   Food Storage
         Plays a role in the cell membrane
 Monosaccharide:      ONE simple sugar
    Ex. Glucose and fructose
 Disaccharide:    TWO monosaccharides bonded
    Ex. Sucrose (which is a glucose bonded to a
               (or complex carbodydrates):
 Polysaccharide
 MANY simple sugars bonded together
    Ex. Cellulose (which forms the cell wall of plants
     and gives structural support to plant cells).
    Animals (mammals) store excess sugar as
     GLYCOGEN (a polysaccharide)
    Plants store an excess of sugar (glucose) in the
     form of STARCH (a polysaccharide).
        Glucose is the primary product of photosynthesis (the
         base of our energy source)
 Also   known as fats, oils and waxes.
     Fats are SOLID at room temperature and come
      from animals.
     Oils are LIQUID at room temperature and come
      from plants.
 Fatty  acids and glycerol are the monomers
  (building blocks) of lipids
 Both types of monomer are made up of
  carbon, hydrogen and oxygen atoms
 A triglyceride is a lipid made up of 3 fatty
  acids bonded to one GLYCEROL which makes
  it a polymer.
 Most lipids are (non-polar) not soluble in
  water (think about when you mix oil and
 Long term ENERGY storage (more energy
  per gram than in carbs and proteins)
 Forms barrier around all cells
 Chemical MESSENGER (ex. Hormones
  such as testosterone and estrogen)
 INSULATION (ex. Blubber on a whale)
 WATERPROOFING (ex. Cuticle- the waxy
  layer on the leaves of plants)
 Contains the element carbon, hydrogen, oxygen
 Monomers of proteins are AMINO ACIDS. There
  are 20 different amino acids. Different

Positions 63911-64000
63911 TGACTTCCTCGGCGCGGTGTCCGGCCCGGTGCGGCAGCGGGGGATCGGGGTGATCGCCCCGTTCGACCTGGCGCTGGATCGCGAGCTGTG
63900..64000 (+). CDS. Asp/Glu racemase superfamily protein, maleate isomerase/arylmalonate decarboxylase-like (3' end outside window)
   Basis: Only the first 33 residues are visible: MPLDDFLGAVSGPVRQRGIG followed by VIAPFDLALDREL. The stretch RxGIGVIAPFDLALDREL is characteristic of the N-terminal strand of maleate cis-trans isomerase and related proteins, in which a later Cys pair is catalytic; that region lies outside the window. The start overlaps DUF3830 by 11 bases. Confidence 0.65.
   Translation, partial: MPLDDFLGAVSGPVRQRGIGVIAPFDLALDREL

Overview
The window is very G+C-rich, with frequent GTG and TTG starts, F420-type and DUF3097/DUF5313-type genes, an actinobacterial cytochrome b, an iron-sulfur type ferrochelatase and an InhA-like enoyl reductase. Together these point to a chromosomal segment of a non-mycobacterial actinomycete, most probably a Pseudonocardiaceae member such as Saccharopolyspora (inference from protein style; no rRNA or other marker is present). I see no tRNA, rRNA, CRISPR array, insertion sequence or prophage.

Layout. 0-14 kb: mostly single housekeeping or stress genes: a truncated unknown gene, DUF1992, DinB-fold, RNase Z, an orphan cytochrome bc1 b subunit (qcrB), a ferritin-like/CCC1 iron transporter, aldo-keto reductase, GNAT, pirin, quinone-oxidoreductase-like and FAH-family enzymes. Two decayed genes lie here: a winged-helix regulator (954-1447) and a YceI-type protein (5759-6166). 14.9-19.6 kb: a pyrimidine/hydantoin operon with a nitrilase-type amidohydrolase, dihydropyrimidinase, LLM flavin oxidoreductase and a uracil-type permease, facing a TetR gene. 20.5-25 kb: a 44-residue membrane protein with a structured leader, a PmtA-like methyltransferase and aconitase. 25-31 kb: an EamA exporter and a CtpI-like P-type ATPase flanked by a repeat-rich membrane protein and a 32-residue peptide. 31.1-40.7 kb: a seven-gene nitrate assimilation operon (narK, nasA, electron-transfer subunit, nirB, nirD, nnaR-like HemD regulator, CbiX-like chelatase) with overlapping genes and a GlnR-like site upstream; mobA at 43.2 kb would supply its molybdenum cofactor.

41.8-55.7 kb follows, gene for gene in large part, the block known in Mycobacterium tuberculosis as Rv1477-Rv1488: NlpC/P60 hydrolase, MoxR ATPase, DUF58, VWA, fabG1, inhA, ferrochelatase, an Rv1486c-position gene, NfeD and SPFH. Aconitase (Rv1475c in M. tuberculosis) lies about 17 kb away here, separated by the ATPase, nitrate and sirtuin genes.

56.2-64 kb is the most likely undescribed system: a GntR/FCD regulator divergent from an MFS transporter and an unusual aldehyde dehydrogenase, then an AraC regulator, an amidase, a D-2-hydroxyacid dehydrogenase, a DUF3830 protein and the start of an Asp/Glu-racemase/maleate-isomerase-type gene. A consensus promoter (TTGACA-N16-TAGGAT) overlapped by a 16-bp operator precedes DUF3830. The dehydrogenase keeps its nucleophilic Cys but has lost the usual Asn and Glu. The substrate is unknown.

combinations of these amino acids are what
  makes each protein different.
 Polymers are polypeptide chains (or protein)
  held together by PEPTIDE bonds.
                                                      Peptide bonds

            A.A.   A.A.   A.A.   A.A.   A.A.   A.A.    A.A.   A.A.   A.A.
 Structural Component of cell membrane,
  hair and fingernails
 Helps chemical reactions occur faster
  while needing less energy (these types of
  proteins are known as ENZYMES)
 Allows for large or charged particles to
  cross into a cell through the cell
 Allow for MOVEMENT of the organism
    i.e. muscles, cilia and flagella
 The  AMINO group, which is NH2 on the left
 The CARBOXYL group –COOH (sometimes
  called the acid group) on the right
 The R group
(the only difference between all amino acids is the R group (R is not an
   element, but rather a symbol that represents the different elements or
   group of elements that can be put in its place)

                                H   H    O
                          H-N       C   C-OH

                 Amino Group        R   Carboxyl Group
 Nucleic  acids main function is to store
  cellular information in the form of a code.
  These codes are important in the
  manufacturing of proteins for the cells.
 Composed of carbon, hydrogen, oxygen,
  nitrogen and phosphorus atoms.
 Monomers of nucleic acids are called
 Polymers of nucleic acids are DNA and
   DNA
    Acid) is like the cell’s
    cookbook. It contains
    all the instructions (or
    recipes) that each
    cell needs to survive.
 RNA (Ribonucleic
 Acid) is like a
 single recipe. The
 purpose of RNA is
 MESSAGES, such as
 the instructions for
 making proteins.